“The principal duty of the [Chapter 7] trustee is to collect and liquidate the property of the estate and to distribute proceeds to creditors.” Trustee Handbook at 4-1. The trustee must deposit estate funds with a “depository that has agreed to comply with section 31 C.F.R. Part 225, and the requirements of the United States Trustee.” Id. at 5-9.

Trustees must post fidelity bonds as part of their job. See § 322(a) (trustee is qualified to serve if he “has filed with the court a bond in favor of the United States conditioned on the faithful performance of [his] official duties”). With minor exceptions not relevant here, see, e.g., NMLBR 2015-1, the trustee must seek Court approval before disbursing any estate funds. § 704(a)(9); Trustee Handbook at 4-31 to 33 (outlines trustee’s duty to prepare a final report, file it with the court, and give notice to creditors and an opportunity to object, before making any distribution of estate assets not previously authorized by court order).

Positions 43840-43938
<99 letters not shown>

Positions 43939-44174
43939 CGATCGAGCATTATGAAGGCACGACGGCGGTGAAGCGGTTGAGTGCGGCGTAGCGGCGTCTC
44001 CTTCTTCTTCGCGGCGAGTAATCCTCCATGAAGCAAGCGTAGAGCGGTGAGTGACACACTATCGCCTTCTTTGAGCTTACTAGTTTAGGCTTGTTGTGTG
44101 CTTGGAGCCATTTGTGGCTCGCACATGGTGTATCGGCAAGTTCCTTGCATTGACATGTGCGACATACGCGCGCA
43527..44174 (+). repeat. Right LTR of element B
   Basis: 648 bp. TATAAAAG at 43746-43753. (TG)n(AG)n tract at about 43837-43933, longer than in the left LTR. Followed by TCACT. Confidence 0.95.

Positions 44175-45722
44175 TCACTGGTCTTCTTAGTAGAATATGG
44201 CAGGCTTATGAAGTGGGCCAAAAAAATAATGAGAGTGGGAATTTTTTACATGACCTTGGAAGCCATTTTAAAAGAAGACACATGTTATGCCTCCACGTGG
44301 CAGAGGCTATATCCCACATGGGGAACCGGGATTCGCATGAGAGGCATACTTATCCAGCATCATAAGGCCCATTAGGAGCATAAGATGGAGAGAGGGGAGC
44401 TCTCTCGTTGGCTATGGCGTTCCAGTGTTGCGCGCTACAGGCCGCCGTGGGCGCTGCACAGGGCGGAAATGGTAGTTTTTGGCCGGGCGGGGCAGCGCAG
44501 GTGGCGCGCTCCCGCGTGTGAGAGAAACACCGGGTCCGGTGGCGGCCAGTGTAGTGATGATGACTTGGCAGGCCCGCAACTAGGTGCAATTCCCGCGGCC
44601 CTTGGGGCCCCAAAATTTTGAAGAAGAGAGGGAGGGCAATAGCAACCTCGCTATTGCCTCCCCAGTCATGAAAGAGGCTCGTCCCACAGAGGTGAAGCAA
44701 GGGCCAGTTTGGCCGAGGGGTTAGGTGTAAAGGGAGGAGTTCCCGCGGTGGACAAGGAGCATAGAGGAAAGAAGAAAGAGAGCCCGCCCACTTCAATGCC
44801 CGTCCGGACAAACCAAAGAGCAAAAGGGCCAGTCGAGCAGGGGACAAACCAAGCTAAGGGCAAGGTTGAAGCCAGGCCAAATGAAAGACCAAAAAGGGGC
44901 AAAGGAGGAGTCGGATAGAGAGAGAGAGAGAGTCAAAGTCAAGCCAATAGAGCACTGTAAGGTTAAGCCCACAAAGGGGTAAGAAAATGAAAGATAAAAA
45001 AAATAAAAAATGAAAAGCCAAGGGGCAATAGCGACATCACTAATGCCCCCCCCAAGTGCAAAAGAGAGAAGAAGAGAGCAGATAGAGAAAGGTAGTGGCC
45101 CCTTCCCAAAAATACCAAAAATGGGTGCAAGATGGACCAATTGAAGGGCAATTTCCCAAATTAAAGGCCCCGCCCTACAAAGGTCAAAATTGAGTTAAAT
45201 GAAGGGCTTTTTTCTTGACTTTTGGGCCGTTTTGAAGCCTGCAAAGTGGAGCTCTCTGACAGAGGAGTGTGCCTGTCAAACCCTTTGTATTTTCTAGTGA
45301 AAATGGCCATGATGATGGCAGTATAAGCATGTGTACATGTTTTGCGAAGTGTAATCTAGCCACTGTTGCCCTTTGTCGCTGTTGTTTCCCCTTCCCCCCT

Woe betide any trustee who handles estate funds improperly. See, e.g., United States v. Herzog, 644 F.2d 713 (8th Cir. 1981) (affirming conviction of former bankruptcy trustee who embezzled estate funds); United States v. Ivers, 512 F.2d 121 (8th Cir. 1975) (same). See generally Hon. Steven Rhodes, The Fiduciary and Institutional Obligations of a Chapter 7 Bankruptcy Trustee, 80 Am. Bankr. L.J. 147 (2006) (outlining the many fiduciary and other duties of Chapter 7 trustees).

It should be noted that the Trustee has a sterling reputation for honesty and good moral character, earned throughout a distinguished career as a private practice attorney and, more recently, a bankruptcy trustee. The Court has no reason whatsoever to doubt that the Held Funds will be administered properly by the Trustee.